WITH seven bedrooms, four bathrooms and a pool, this two-storey double-brick house in Kew was certainly a dream home for the professional couple who bought it in 2011.
But as much as they loved the space, they weren’t blind to the shortcomings of their solidly built 1970s “mansion”.
On a steep block, the house had a pool that was isolated and an elevated backyard only accessed via a long corridor on the first floor that ran past the bedrooms.
And that wasn’t the only problem.
“The seven bedrooms were the size of modern-day closets, the bathrooms were cramped and the living areas were enclosed and dark,” the owner said.
“So our bigger dreams were of modernisation, space and light.”
They turned to architect John Liu, from Inbetween Architecture, to help them turn the house into a stylish, practical abode that would also work for their two young children.
A year later, the house has been dragged from the 1970s and transformed into a modern house with four bedrooms plus a study, four bathrooms, light-filled living areas and plenty of storage.
“We were led through this process by the team at Inbetween Architecture who showed boldness and courage to turn our house upside down,” the owner said.
Here, we look at some of the home’s top design ideas.
Mr Liu said the eureka moment of the design process was when he decided to turn the house’s conventional layout on its head, placing the living areas upstairs and the bedrooms and bathrooms downstairs.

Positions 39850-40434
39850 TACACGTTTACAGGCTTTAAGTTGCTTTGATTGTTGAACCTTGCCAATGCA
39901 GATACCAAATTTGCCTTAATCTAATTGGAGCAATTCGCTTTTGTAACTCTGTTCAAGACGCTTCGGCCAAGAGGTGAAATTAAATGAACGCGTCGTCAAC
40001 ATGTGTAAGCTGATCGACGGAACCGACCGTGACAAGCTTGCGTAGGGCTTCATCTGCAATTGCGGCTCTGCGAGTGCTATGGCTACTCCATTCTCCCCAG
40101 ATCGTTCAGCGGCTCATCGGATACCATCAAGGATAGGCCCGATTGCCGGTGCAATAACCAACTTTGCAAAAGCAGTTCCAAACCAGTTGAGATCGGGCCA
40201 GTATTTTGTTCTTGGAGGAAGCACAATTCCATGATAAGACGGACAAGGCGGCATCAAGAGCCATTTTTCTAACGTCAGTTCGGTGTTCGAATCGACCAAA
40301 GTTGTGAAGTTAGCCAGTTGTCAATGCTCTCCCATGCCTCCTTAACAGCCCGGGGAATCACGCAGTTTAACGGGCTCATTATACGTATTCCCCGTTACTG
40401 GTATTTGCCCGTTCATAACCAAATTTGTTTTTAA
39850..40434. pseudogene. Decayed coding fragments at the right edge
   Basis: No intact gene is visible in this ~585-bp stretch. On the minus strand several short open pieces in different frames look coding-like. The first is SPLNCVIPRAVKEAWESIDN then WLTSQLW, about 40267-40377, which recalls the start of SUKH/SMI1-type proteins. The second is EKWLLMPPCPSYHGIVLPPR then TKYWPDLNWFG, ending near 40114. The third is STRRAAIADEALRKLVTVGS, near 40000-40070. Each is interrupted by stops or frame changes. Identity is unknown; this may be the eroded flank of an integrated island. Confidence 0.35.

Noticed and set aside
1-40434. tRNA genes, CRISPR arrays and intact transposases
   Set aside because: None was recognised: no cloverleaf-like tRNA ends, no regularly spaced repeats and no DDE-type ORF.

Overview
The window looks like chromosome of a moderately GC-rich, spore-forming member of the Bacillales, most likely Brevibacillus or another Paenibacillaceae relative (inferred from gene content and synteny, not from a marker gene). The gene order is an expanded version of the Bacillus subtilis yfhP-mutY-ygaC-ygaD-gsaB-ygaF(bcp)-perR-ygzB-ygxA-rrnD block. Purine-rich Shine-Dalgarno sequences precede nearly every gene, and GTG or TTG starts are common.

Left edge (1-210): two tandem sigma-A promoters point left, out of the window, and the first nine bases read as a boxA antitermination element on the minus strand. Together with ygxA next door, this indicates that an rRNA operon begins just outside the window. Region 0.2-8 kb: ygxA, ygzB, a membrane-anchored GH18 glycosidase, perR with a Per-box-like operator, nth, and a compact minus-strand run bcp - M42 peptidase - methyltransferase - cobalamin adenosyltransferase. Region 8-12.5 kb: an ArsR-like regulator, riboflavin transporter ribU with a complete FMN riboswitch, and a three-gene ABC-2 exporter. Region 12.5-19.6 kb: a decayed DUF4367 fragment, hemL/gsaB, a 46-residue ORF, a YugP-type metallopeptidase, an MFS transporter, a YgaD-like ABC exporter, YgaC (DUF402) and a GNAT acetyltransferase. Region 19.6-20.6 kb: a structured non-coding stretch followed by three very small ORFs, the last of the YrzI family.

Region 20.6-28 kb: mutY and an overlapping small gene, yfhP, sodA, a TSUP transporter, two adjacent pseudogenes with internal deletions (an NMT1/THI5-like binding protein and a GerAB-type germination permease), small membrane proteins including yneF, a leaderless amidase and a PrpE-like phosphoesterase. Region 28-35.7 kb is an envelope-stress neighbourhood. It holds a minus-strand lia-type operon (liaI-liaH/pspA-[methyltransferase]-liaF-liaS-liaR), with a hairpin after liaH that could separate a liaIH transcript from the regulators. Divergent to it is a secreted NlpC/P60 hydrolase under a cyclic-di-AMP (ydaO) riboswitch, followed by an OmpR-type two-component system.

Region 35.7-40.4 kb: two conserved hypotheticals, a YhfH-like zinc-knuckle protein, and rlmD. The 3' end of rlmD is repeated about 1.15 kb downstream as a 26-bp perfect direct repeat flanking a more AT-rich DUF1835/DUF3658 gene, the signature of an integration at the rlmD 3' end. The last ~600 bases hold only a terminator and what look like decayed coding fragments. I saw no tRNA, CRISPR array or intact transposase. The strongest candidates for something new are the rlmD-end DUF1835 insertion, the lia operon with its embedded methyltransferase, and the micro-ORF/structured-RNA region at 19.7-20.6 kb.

“Previously, there was a lot of doubling up of spaces, with living areas and kitchens on both levels,” Mr Liu explained.
The ground-floor level — which is darker and has lower ceilings — was a natural choice to house the family’s three bedrooms with ensuites and a rumpus room (there is also a guest bedroom and bathroom upstairs).
“Bedrooms are spaces that don’t need as much natural light and another advantage was that being sandwiched between two concrete slabs (on the ground and first floor) keeps the bedrooms cool and removes the need for any airconditioning,” he said.
Flipping the house also enabled the upstairs to be opened up to create a light and airy living/kitchen/dining space with direct physical and visual connection to the backyard and the pool.
Skylights with feature shafts
As the original house was very dark, the owners were keen the new, improved version be flooded with light.
But Mr Liu was concerned that including a bank of skylights in the ceiling upstairs might actually make the space overly light, not to mention hot in summer.
His compromise was to include three feature skylights with tapered shafts over the living area and stair void.
“The shafts are angled to permit penetration of the morning sun while blocking the harsh afternoon sunlight, giving out a lovely diffused lighting instead,” he said.
The skylights are the owner’s favourite thing about the reno, without question.
“The soaring cathedral-like skylights have not only brought light in, but have created space above without impacting on the roofline,” the owner said.
The couple was keen on a minimalist look, so opted for a bank of floor-to-ceiling joinery in the dining area to keep clutter behind closed doors.